UK actors told to beware fake casting scams
Nicola Merrifield, The Stage newspaper, 10/18/12
Actors have been warned to verify unsolicited emails from casting directors, following several scams in which people have fraudulently posed as leading industry figures when contacting performers. [British] Equity recently issued safety guidelines via its website and told performers to beware of casting directors whose information could not be checked through the Casting Director's Guild or official sites. In the case that sparked the warning, an email account and Facebook page was set up in the name of a high profile casting director, and used in an attempt to lure actresses to auditions. Despite the casting director warning the imposter that they would take legal action if the behaviour continued, the person then went on to set up another email account and a new Facebook profile in the casting director's name. The casting director whose identity was stolen said she was most concerned about the safety of the actresses involved, and urged performers to be "really cautious". In a similar case of impersonation, an aspiring actor recently received emails from someone claiming to be an agent at Cole Kitchenn Personal Management and interested in representing the performer. A fake email address had been set up in the name of agent Alex Segal, and the individual behind it told the actor they were using a personal account because of problems with their professional one. However, the actor spoke with Segal and realised it was a scam before the meeting could happen. Segal said he was concerned about damage to his reputation, as some of the emails contained insults about industry professionals, but was more fearful for actors. "I am worried for actors...being lured into financial problems or a room with someone who is not who they say they are."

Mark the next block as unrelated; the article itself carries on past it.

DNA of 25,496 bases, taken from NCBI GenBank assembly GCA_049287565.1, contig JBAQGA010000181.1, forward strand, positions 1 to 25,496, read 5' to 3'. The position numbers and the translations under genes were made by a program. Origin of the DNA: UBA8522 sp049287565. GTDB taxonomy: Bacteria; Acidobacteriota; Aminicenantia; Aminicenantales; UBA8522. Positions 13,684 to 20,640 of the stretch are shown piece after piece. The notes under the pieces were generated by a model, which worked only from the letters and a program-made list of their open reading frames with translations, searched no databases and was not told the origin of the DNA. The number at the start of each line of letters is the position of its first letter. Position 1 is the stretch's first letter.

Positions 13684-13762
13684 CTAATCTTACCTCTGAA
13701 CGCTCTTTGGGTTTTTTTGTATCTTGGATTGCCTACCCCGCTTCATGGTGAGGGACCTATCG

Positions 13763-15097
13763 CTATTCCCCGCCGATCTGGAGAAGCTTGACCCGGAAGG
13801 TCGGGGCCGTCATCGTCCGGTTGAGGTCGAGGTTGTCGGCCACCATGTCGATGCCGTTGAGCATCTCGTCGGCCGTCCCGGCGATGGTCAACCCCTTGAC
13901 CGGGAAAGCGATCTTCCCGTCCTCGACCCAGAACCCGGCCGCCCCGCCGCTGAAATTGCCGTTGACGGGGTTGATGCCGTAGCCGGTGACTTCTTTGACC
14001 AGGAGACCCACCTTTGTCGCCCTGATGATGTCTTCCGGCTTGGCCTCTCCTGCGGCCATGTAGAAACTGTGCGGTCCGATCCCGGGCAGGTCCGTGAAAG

Commentary: Defrauded Broadway producers face a crucial deadline
Patrick Pacheco, ArtInfo.com's Play by Play blog, 10/17/12
If the producers of Rebecca, who are the victims of one of the most mystifying frauds in Broadway history, do not manage to open the epic musical on Broadway by the end of this year, they will be facing serious financial obligations to the tune of $7 million. [A] Broadway producer, who wished to remain anonymous, [said:]. "I can't believe that they would have proceeded without the actual funds from this clown." The "clown" in question is Mark C. Hotton, a Long Island businessman arrested Monday on charges of wire fraud in connection with purportedly raising $4.5 million for Rebecca. He in fact collected $60,000 in commissions from Ben Sprecher and Louise Forlenza, the show's lead producers, on the assurance that he had lined up creditable investors. However, those turned out to be totally fictitious. The unfolding saga has had the theater world buzzing. [V]eteran Broadway producers, most of whom think Rebecca is now dead in the water, are shaking their heads at how easily Sprecher and his partner were misled. Sprecher told the New York Times, "It was impossible for me to assume that all of this happened with people who were made up." It's a weak argument. A quick internet search on the name of Mark C. Hotton brings up a number of previous allegations of fraud and financial chicanery. And any experienced producer would do due diligence on investors -- or their middleman, especially one who is responsible for a third of a $12 million production. While Sprecher has previously been a player in off-Broadway theater, this was his first major foray on Broadway.